Jordan's king names Hague court judge as prime minister
Awn al-Khasawneh replaces Maroud al-Bakhit, who resigned following Guardian story about secret deal to build supercasino
Marouf al-Bakhit stepped down after MPs sent a petition to the king demanding his dismissal. Photograph: Jamal Nasrallah/EPA
Associated Press in Amman
Monday 17 October 2011 12.01 EDT
This article is 4 years old
Jordan's King Abdullah
named an international judge as his new prime minister. The announcement follows the resignation of Marouf al-Bakhit, who was called to stand down by 70 out of 120 MPs.
Awn al-Khasawneh, "has a clean slate domestically and internationally", said Amjad Adaileh, an adviser to the king.
Bakhit, a former general who was widely seen as dragging his feet in implementing reforms, was also accused of corruption during his earlier 2005-07 tenure as prime minister.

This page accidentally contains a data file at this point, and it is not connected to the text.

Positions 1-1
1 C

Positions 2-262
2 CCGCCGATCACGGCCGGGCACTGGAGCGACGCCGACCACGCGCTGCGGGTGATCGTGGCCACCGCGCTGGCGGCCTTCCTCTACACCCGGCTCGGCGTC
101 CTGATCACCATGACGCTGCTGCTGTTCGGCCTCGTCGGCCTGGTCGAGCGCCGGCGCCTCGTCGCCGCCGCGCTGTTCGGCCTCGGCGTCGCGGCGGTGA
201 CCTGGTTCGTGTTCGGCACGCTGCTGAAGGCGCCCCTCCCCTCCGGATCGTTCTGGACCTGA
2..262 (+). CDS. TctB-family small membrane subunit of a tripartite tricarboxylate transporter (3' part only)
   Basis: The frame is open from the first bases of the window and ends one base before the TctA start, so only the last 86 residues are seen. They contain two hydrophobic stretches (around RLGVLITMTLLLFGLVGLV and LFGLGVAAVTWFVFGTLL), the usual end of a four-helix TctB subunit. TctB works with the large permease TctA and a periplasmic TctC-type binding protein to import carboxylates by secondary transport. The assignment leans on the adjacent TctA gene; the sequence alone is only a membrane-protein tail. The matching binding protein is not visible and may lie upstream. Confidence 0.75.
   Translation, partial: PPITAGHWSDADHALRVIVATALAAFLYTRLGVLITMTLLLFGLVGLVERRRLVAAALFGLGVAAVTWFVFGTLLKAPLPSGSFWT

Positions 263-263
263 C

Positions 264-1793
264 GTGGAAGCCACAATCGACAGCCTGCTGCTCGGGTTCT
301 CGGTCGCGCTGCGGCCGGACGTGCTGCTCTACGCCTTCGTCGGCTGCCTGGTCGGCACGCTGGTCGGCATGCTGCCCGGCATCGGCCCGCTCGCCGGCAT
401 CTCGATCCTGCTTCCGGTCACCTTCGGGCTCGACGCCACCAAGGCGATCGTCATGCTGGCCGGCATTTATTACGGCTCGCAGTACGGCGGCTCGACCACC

The king instructed the new premier to swiftly open dialogue with opposition figures who have grown disgruntled with the pace of reform.
The appointment of Khasawneh, a deputy chief of The Hague-based international court of justice, reinforces Abdullah's stated intentions of instituting reforms. The measures could include decentralisation, fighting corruption, giving more independence to parliament and inviting the opposition into the government.
Khasawneh – who served as a chief adviser to Abdullah's late father, King Hussein – is likely to form his cabinet before a three-day special meeting of the World Economic Forum, which opens in Jordan
on Friday. Khasawneh has a reputation as a clean politician and is a noted legal expert.
© 2016 Guardian News and Media Limited or its affiliated companies. All rights reserved.